Women are statistically far more likely to donate a kidney to a partner than receive one, according to a study released yesterday to coincide with World Kidney Day and International Women's Day.
Based on European data assessed, 36 percent of women donate a kidney to their husband in clinically suitable cases.
That compares with just seven percent of clinically suitable men donating a kidney to their spouse, said the study by the International Society of Nephrology (ISN) and the International Federation of Kidney Foundations.
It highlights how women are also liable to suffer from the most serious stages of chronic kidney disease (CKD) as they tend to live longer than male sufferers and take longer to reach a stage requiring a transplant.
"Although it is hard to pinpoint a specific reason for higher numbers of wives being donors than husbands, the evidence suggests women are motivated by reasons such as altruism and the desire to help their family continue to survive," said Adeera Levin, a Professor of Medicine at Canada's University of British Colombia.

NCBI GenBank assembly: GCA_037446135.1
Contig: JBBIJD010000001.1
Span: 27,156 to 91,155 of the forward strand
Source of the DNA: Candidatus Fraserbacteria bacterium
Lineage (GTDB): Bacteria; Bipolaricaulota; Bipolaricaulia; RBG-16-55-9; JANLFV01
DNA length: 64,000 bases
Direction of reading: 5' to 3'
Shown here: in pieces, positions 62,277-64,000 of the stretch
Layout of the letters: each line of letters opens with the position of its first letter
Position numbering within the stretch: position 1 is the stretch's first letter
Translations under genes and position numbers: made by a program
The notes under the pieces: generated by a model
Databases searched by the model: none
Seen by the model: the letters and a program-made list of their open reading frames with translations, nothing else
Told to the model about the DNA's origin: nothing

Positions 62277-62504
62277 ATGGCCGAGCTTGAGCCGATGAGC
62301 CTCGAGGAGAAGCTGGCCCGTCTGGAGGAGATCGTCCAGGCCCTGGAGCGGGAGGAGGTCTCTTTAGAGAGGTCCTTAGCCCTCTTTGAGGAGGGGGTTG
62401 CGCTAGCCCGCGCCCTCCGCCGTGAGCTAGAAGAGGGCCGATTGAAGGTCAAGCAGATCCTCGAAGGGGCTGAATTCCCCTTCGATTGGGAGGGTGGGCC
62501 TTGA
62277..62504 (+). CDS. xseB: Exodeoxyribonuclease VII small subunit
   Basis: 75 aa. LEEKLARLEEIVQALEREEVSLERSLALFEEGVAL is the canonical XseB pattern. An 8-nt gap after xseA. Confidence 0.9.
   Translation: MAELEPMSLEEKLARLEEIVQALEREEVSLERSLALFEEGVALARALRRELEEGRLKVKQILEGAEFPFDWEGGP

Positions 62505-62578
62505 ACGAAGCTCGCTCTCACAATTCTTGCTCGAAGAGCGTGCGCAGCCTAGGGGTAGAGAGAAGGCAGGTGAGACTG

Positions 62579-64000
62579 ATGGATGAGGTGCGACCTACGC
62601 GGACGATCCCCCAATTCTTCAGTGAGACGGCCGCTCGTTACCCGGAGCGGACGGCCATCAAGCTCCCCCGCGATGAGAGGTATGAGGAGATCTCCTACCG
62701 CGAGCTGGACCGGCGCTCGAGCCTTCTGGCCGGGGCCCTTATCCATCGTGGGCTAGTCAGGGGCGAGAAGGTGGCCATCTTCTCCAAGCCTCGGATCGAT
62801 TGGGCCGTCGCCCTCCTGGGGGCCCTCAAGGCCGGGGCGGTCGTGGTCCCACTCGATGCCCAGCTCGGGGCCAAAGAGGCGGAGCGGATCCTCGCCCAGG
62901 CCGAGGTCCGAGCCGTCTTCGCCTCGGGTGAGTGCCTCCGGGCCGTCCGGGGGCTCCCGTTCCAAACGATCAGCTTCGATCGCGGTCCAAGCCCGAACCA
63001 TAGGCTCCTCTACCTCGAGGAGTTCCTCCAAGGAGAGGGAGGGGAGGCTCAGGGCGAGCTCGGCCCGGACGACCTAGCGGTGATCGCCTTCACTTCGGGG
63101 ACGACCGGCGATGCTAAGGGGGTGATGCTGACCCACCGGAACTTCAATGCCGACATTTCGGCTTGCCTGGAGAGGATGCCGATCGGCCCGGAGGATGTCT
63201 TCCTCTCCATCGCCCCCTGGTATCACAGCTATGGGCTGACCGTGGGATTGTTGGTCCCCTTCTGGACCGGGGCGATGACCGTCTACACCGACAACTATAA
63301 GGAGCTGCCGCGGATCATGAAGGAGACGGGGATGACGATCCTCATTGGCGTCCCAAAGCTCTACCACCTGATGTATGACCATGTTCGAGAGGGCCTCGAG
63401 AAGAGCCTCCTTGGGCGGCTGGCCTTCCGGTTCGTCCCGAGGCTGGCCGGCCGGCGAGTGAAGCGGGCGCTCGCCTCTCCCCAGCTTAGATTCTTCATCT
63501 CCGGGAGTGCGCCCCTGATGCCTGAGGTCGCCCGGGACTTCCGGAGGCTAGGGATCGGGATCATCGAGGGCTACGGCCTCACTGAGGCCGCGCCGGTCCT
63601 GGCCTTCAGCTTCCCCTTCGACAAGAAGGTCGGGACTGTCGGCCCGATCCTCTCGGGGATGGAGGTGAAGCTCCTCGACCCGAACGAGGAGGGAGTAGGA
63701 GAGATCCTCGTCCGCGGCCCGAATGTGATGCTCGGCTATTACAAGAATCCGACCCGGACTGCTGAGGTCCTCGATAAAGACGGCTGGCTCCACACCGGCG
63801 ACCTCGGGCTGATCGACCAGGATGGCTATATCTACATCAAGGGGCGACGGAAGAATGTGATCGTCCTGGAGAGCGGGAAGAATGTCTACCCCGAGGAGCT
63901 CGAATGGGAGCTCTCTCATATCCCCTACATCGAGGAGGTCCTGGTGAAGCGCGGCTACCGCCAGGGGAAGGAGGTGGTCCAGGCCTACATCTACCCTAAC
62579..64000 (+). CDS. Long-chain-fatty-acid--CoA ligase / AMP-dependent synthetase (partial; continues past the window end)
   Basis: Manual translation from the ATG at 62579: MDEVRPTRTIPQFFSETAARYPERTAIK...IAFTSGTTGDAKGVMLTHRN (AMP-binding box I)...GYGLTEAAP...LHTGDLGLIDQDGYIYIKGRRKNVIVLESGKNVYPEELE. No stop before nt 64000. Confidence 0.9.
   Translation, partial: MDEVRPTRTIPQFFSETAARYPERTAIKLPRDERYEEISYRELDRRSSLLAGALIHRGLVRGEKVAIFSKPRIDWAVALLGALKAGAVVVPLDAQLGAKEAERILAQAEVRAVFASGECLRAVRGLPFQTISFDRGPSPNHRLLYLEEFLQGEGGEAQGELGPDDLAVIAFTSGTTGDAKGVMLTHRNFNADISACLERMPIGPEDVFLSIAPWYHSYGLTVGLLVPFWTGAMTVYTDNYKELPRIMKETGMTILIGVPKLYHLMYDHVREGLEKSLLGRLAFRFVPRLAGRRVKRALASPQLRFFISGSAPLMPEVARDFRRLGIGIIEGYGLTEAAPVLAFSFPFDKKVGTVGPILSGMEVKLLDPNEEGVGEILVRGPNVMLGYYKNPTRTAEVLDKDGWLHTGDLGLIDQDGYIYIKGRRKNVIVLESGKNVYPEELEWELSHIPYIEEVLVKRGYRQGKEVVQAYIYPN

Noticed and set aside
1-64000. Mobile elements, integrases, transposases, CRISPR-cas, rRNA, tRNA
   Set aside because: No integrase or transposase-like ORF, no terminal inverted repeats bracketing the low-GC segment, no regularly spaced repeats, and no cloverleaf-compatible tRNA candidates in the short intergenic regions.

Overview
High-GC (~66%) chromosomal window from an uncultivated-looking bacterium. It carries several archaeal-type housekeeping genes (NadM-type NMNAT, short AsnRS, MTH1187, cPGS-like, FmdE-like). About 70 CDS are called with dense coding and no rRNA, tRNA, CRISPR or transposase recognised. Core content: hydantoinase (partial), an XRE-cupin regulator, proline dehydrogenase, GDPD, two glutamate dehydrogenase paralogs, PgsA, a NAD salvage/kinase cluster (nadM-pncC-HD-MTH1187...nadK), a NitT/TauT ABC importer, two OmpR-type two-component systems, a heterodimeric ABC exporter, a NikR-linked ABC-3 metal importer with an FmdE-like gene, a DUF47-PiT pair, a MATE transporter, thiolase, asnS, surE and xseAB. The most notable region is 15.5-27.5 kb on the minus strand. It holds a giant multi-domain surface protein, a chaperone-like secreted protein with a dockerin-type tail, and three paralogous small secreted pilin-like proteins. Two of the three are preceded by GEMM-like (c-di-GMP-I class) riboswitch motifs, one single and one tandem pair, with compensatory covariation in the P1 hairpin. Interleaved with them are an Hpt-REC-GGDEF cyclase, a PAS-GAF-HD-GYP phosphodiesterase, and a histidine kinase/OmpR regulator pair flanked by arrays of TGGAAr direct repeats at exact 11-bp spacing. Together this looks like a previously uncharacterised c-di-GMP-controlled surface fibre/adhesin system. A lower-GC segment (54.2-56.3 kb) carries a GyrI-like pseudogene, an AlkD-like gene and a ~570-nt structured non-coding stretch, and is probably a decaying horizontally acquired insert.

The study data shows some two thirds of kidney transplant recipients are men although the gender difference was less pronounced for donations by deceased men and women.
Worldwide, the study found 14 percent of women suffer from CKD compared with 12 percent of men.
Although the data showed higher proportions of women live with advanced CKD, "experts believe that systemic failures to detect or manage CKD in women leave women at a higher risk of progression and complications."